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THE PASSION OF OUR LORD

The Book of the Bee

edited and translated by

Earnest A. Wallis Budge, M.A.

 

 

 

 

 

 

 

 

 

 

 

 

 

 

 

 

 

 

 

 

 

 

 

 

 

 

 

 

 

 

 

 

 

 

 

   Three years and three months after His baptism, Judas Iscariot the son of Simon betrayed his Lord to death. He was called Iscariot (Sekhariôtâ) from the name of his town (Sekhariôt), and he had the sixth place among the disciples before he betrayed our Lord. Our Lord was crucified at the third hour of Friday, the ninth of Nisan. Caiaphas, who condemned our Lord, is Josephus. The name of Bar-Abbâ was Jesus. The name of the soldier who pierced our Lord with the spear, and spat in His face, and smote Him on His cheek, was Longinus; it was he who lay upon a sick bed for thirty-eight years, and our Lord healed him, and said to him, 'Behold, thou art healed; sin no more, lest something worse than the first befall thee.' The watchers at the grave were five, and these are their names: Issachar, Gad, Matthias, Barnabas and Simon; but others say they were fifteen, three centurions and their Roman and Jewish soldiers. Some men have a tradition that the stone which was laid upon the grave of our Lord was the stone which poured out water for the children of Israel in the wilderness. The grave in which our Redeemer was laid was prepared for Joshua the son of Nun, and was carefully guarded by the Divine will for the burial of our Lord. The purple which they put on our Lord mockingly, was given in a present to the Maccabees by the emperors of the Greeks; and they handed it over to the priests for dressing the temple. The priests took it and brought it to Pilate, testifying and saying, 'See the purple which He prepared when He thought to become king,' The garment which the soldiers divided into four parts indicates the passibility of His body, The robe without seam at the upper end which was not rent, is the mystery of the Godhead which cannot admit suffering. As touching the blood and water which came forth from His side, John the son of Zebedee was deemed worthy to see that vivifying flow from the life-giving fountain. Mâr John Chrysostom says: 'When His side was rent by the soldiers with the spear, there came forth immediately water and blood. The water is a type of baptism, and the blood is the mystery of His precious blood, for baptism was given first, and then the cup of redemption. But in the gospel it is written, "There went forth blood and water,"' As to the tree upon which our Redeemer was crucified, some have said that He was crucified upon those bars with which they carried the ark of the covenant; and others that it was upon the wood of the tree on which Abraham offered up the ram as an offering instead of Isaac. His hands were nailed upon the wood of the fig-tree of which Adam ate, and behold, we have mentioned its history with that of Moses' rod. The thirty pieces of silver (zûzê) which Judas received, and for which he sold his Lord, were thirty pieces according to the weight of the sanctuary, and were equal to six hundred pieces according to the weight of our country. Terah made these pieces for Abraham his son; Abraham gave them to Isaac; Isaac bought a village with them; the owner of the village carried them to Pharaoh; Pharaoh sent them to Solomon the son of David for the building of his temple; and Solomon took them and placed them round about the door of the altar. When Nebuchadnezzar came and took captive the children of Israel, and went into Solomon's temple and saw that these pieces were beautiful, he took them, and brought them to Babylon with the captives of the children of Israel. There were some Persian youths there as hostages, and when Nebuchadnezzar came from Jerusalem, they sent to him everything that was meet for kings and rulers. And since gifts and presents had been sent by the Persians, he released their sons and gave them gifts and presents, among which were those pieces of silver about which we have spoken; and they carried them to their parents. When Christ was born and they saw the star, they arose and took those pieces of silver and gold and myrrh and frankincense, and set out on the journey; and they came to the neighbourhood of Edessa, and these kings fell asleep by the roadside. And they arose and left the pieces behind them, and did not remember them, but forgot that anything of theirs remained behind. And certain merchants came and found them, and took these pieces, and came to the neighbourhood of Edessa, and sat down by a well of water. On that very day an angel came to the shepherds, and gave them the garment without seam at the upper end, woven throughout. And he said to them, 'Take this garment, in which is the life of mankind.' And the shepherds took the garment, and came to the well of water by the side of which were those merchants. They said to them, 'We have a garment without seam at the upper end; will ye buy it?' The merchants said to them, 'Bring it here.' When they saw the garment, they marvelled and said to the shepherds: 'We have thirty pieces of silver which are meet for kings; take them and give us this garment.' When the merchants had taken the garment, and had gone into the city of Edessa, Abgar the king sent to them and said, 'Have ye anything meet for kings, that I may buy it from you?' The merchants said to him, 'We have a garment without seam at the upper end.' When the king saw the garment, he said to them, 'Whence have ye this garment?' They said to him, 'We came to a well by the gate of thy city, and we saw it in the hands of some shepherds, and we bought it from them for thirty pieces of stamped silver, which were also meet for kings like thyself.' The king sent for the shepherds, and took the pieces from them, and sent them together with the garment to Christ for the good that He had done him in healing his sickness. When Christ saw the garment and the pieces, He kept the garment by Him, but He sent the pieces to the Jewish treasury. When Judas Iscariot came to the chief priests and said to them, 'What will ye give me that I may deliver Him to you?' the priests arose and brought those pieces, and gave them to Judas Iscariot; and when he repented, he returned them to the Jews, and went and hanged himself. And the priests took them and bought with them a field for a burial-place for strangers.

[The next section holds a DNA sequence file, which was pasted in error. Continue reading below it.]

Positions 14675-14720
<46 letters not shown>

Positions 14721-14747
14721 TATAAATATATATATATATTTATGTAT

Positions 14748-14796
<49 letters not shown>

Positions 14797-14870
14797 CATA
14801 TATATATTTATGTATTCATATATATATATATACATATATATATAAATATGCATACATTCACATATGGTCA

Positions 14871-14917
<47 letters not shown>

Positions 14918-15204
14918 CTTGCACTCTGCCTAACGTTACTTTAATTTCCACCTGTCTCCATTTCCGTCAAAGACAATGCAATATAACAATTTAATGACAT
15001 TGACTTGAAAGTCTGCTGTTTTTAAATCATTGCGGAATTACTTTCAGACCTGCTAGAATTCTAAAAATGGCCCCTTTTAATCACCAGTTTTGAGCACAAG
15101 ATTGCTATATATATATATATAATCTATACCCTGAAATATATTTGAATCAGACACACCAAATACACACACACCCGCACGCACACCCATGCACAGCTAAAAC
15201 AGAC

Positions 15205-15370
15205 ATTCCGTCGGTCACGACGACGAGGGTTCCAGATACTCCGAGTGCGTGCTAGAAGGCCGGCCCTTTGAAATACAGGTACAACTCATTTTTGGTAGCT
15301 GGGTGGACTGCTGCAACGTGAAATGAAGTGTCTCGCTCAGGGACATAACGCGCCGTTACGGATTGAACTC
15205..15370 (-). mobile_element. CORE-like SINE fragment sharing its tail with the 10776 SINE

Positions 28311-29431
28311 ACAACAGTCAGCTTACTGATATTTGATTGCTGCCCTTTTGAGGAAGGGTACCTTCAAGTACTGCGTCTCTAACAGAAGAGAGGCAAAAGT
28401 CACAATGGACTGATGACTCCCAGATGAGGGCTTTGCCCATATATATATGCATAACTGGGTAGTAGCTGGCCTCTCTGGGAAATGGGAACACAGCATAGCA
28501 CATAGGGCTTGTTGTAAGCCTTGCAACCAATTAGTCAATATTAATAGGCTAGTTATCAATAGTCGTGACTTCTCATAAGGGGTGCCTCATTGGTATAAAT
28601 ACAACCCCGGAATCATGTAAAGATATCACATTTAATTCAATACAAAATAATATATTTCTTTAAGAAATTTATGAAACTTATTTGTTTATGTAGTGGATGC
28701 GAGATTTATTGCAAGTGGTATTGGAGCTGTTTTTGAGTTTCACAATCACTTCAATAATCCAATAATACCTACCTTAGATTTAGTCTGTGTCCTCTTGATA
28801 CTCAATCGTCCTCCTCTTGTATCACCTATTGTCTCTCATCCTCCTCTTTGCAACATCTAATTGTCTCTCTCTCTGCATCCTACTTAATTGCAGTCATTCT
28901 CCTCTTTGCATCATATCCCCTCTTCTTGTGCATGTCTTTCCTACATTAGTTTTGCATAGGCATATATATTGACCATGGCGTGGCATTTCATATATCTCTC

Of Joseph the senator (βουλευτής {Greek: Bouleuths}), and why he was thus called. The senators were a class very much honoured in the land of the Romans; and if it happened that no one could be found of the royal lineage, they made a king from among this class. If one of them committed an offence, they used to beat his horse with white woollen gloves instead of him. This Joseph was not a senator by birth, but he purchased the dignity, and enrolled himself among the Roman senate, and was called Senator.

   As for the committal of Mary to John the son of Zebedee by our Lord, He said to her, 'Woman, behold thy son;' and to John He said, 'Behold thy mother;' and from that hour he took her into his house and ministered unto her. Mary lived twelve years after our Lord's Ascension: the sum of the years which she lived in the world was fifty-eight years, but others say sixty-one years. She was not buried on earth, but the angels carried her to Paradise, and angels bore her bier. On the day of her death all the apostles were gathered together and they prayed over her and were blessed by her. Thomas was in India, and an angel took him up and brought him, and he found the angels carrying her bier through the air; and they brought it nigh to Thomas, and he also prayed and was blessed by her.

   As regards the name of `arûbhtâ (i.e. the eve of the Jewish Sabbath), it was not known until this time, but that day was called the sixth day. And when the sun became dark, and the Divine Care also set and abandoned the Israelitish people, then that day was called `arûbhtâ.

   Touching the writing which was written in Greek, Hebrew and Latin, and set over Christ's head, there was no Aramean written upon the tablet, for the Arameans or Syrians had no part in (the shedding of) Christ's blood, but only the Greeks and Hebrews and Romans; Herod the Greek and Caiaphas the Hebrew and Pilate the Roman. Hence when Abgar the Aramean king of Mesopotamia heard (of it), he was wroth against the Hebrews and sought to destroy them.